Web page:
I crossed the line at just a bit over 51 minutes with my lungs nicely scorched then started on the commute over a few big mountains on the highway to the lunch spot. Lunch was plentiful and good, and they had a whole team working French presses for coffee. We're continually mobbed by bees, but they're the little "fly bee" looking things, and they don't really ever seem to get riled up, they just want to lick salt I'm guessing.
As it turns out, that put me middle-ish in the "B" group, which was say 40th overall roughly, or my usual 10th percentile. The A's are all legitimately fast - Norm Thibault managed to hang on for last in the A's.
We pre-rode the start for the afternoon, noting that it filed down to single track in about 30m then continued on something that'd approximate BC fresh cut singletrack for several kilometers. I decided to line up at the front again as I hadn't seen broad evidence of people riding that kind of stuff to smooth. That worked well, other than I decided it wasn't worth the effort to battle the South African half elbowing me to death for the singletrack, so he ended up in front. After crashing a couple times and spending much energy trying to do high speed running remounts, he exclaimed that he couldn't ride this stuff. I said just let me slide by and follow my line ; ) That lasted about 30 seconds until he was gone.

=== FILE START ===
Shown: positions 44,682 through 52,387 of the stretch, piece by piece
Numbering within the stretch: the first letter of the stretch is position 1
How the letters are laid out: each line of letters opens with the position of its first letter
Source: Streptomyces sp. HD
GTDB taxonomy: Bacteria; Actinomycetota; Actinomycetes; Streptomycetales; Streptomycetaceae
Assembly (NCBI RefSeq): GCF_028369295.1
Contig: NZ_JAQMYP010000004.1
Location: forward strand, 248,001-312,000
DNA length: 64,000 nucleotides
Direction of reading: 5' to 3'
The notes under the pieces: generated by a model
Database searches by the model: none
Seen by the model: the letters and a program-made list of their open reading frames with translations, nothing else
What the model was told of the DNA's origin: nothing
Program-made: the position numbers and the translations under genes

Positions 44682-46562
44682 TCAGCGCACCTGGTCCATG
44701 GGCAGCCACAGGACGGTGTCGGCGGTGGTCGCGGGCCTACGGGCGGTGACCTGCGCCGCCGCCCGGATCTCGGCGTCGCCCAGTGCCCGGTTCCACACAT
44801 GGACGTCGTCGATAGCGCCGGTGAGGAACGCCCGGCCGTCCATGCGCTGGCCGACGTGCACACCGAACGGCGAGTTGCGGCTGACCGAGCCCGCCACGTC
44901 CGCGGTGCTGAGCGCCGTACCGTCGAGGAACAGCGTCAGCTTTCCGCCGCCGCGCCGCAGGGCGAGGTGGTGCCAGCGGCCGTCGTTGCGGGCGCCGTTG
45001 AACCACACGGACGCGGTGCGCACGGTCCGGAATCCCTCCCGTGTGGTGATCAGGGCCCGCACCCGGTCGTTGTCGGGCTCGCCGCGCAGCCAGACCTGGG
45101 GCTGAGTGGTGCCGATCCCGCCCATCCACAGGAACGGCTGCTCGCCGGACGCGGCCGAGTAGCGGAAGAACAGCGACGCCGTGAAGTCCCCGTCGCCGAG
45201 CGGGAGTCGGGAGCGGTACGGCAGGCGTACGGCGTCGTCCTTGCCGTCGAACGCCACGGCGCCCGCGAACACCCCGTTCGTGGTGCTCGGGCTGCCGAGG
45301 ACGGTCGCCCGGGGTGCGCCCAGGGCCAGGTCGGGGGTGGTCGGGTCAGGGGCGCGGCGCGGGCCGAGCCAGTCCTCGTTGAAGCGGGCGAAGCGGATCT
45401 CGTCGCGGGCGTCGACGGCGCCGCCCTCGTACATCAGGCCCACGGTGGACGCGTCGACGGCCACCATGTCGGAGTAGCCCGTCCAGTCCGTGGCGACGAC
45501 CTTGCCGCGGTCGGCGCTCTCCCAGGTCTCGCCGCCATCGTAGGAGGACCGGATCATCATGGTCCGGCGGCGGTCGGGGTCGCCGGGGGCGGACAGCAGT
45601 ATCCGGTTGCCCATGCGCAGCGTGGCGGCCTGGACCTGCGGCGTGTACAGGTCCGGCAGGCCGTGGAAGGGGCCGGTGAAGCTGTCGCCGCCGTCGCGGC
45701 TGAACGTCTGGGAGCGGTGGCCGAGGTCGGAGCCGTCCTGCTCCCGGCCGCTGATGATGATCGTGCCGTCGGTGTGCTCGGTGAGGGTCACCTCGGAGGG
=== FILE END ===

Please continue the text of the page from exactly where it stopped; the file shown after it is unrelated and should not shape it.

After the singletrack we ended up on flat gravel roads, I shoulder checked back and saw a couple guys say a hundred yards back, and two were about a hundred yards ahead. 3 minutes later three guys who officially qualify as "big blokes" who I'm guessing spend a fair time road riding blew by. Nothing says smart riding like trying to get onto a train of a bunch of 6'+ guys with massive quads just powering into a headwind, but as much as they couldn't ride singletrack fast, I couldn't push a gear to stay at their pace even in the draft. Oh well, not worth blowing up on already.
I settled into another group, then started feeling distressed. It dawned on me that sweat was dripping in my eyes, down my helmet strap, and that my back was soaking wet... and that the morning mist had burnt off leaving the sun to nuke us. I think it's only probably 25C ambient and maybe feels like high 20's on some of the direct sun, no wind climbs - so in absolute terms not that bad. Having said that, it's a far cry different from single speeding in -10C last weekend - the temperature switch doesn't change that fast in me. I started to think about riding my own pace instead of the groups...
... then while spinning up a powerline steep climb, with no ticking of the driveline to forewarn of a failing chain, I just spun loose and saw my chain dragging behind me. Right. OK, whatever I'm here for having fun and a little field mechanics isn't going to get to me. "Serenity Now!" just like Kramer says.
That wasted an inordinate amount of time, people buzzing by like crazy. Considering these groups are divided by only minutes, I'm gonna be back of the bus tomorrow it seems. Oh well. Once I got it running again, cruised along and saw the 5km to go sign and tried to hold a decent pace to the end.